You might wonder if you can file for bankruptcy without your spouse and if you do, how it will affect your spouse. The simple answer is that one person in a marriage can file for bankruptcy. However, your spouse will be involved in the bankruptcy, even if you file alone.
For instance, did you realize that filing without your spouse won't help you get around a bankruptcy qualification problem? It's true—you'll still have to report your spouse's income. But that's not all. Filing without a spouse can also affect:
After deciding whether to file bankruptcy with or without your spouse, brush up on some of the other important things you should know about a bankruptcy filing. And be sure to check out our quick ten-question bankruptcy quiz. It can help you spot potential bankruptcy issues fast.
Yes, you can file for bankruptcy without your spouse, and it's a good idea when most of the debt is in your name alone. Your spouse will be able to maintain a good credit score and will be able to file for bankruptcy in the future if needed.
However, you must include your spouse's income on the means test when qualifying for Chapter 7 bankruptcy. But you can deduct earnings used for debts that don't benefit your household, such as your spouse's alimony payments to a spouse from a previous marriage and expenses related to maintaining two homes.
Your bankruptcy filing can also affect your spouse's property. Speaking with a bankruptcy lawyer is the best way to ensure your spouse's assets are protected.
Typically, no. And it's fortunate because preserving one spouse's good credit for future expenditures is a sound financial strategy. It's also one of the factors married couples consider when deciding whether to file for bankruptcy jointly or if only one spouse should file for bankruptcy.
However, filing bankruptcy without your spouse doesn't always work well. You'll likely want to file together if most of your debts are joint debts and your spouse doesn't need financial relief from separate obligations.
Your bankruptcy discharge will eliminate your responsibility to pay debts. Nothing more, nothing less. A spouse will remain responsible for obligations in their name.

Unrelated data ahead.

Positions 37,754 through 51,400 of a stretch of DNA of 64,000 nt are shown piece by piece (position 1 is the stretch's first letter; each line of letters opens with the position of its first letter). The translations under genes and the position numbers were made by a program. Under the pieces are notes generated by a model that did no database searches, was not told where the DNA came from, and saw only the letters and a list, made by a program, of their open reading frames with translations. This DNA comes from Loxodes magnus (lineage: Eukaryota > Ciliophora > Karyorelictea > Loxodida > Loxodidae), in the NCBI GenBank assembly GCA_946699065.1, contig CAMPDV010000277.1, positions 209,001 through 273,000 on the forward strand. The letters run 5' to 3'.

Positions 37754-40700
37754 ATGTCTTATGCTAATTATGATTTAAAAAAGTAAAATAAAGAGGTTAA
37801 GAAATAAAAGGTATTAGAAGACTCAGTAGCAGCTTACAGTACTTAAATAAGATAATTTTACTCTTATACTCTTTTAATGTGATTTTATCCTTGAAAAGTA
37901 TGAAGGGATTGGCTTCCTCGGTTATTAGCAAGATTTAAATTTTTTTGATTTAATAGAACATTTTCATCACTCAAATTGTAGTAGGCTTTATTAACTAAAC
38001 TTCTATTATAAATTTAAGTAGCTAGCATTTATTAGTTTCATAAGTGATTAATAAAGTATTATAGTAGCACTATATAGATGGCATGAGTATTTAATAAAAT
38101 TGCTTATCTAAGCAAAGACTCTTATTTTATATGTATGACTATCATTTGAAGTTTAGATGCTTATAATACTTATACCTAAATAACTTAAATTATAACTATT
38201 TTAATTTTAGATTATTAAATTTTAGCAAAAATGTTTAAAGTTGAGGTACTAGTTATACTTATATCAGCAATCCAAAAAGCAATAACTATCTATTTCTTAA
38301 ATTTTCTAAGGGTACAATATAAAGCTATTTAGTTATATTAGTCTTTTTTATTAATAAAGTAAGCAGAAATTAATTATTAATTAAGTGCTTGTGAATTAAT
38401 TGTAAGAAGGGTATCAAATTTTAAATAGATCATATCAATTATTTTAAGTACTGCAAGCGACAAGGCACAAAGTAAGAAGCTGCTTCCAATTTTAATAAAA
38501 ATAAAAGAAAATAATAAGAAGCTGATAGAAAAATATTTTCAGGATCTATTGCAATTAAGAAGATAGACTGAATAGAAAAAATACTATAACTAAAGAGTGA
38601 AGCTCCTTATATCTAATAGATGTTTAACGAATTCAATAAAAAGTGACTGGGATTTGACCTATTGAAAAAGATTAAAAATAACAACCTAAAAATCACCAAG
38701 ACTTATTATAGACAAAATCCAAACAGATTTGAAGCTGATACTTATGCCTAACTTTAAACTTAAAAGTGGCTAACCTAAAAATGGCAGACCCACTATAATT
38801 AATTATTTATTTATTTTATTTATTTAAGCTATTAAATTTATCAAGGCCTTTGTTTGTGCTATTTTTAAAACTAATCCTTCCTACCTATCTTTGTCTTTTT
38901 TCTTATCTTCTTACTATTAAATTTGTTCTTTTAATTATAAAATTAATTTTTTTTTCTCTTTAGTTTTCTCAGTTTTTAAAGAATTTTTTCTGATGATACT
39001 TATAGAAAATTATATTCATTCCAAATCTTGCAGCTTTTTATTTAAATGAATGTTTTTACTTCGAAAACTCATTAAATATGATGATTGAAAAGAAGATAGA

Yes. Your Chapter 7 case will wipe out your obligations. It won't erase your spouse's responsibility to repay any credit balances you took out together.
For instance, suppose the Visa card you opened jointly has a balance of $1,000 when you file for bankruptcy. After your bankruptcy, you'll owe nothing. Your spouse will owe $1,000.
Probably not. The Chapter 13 automatic stay stops creditors from coming after your codebtors, including a spouse. If you don't pay off the joint debt in your repayment plan, a creditor might ask the court to lift the codebtor stay. If that doesn't happen, your spouse should plan to pay any balance remaining after Chapter 13.
Yes—at least the property you own together. If you can't fully protect jointly-owned property with a bankruptcy exemption, the Chapter 7 trustee will likely sell it for the benefit of creditors.
Anything remaining after the trustee deducts sales costs and the trustee's fee goes to creditors.
No, because Chapter 13 trustees don't sell property. However, the trustee will factor your interest in nonexempt property into your case using the system described above, and it can drive up your monthly payment amount fast. Why? Because if you want to keep a nonexempt asset in Chapter 13, you must pay an amount equal to its value in the Chapter 13 repayment plan.
It can. Because this area can get tricky, a local bankruptcy lawyer will be in the best position to review your assets and formulate a strategy to meet your needs.
Bankruptcy is essentially a qualification process. The laws provide instructions for completing a 50- to 60-page bankruptcy petition, and because the rules apply to every case, you can't skip a step. We want to help.
Below is the bankruptcy form for this topic and other resources we think you'll enjoy. For more easy-to-understand articles, go to TheBankruptcySite.
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We wholeheartedly encourage research and learning, but online articles can't address all bankruptcy issues or the facts of your case. The best way to protect your assets in bankruptcy is by hiring a local bankruptcy lawyer.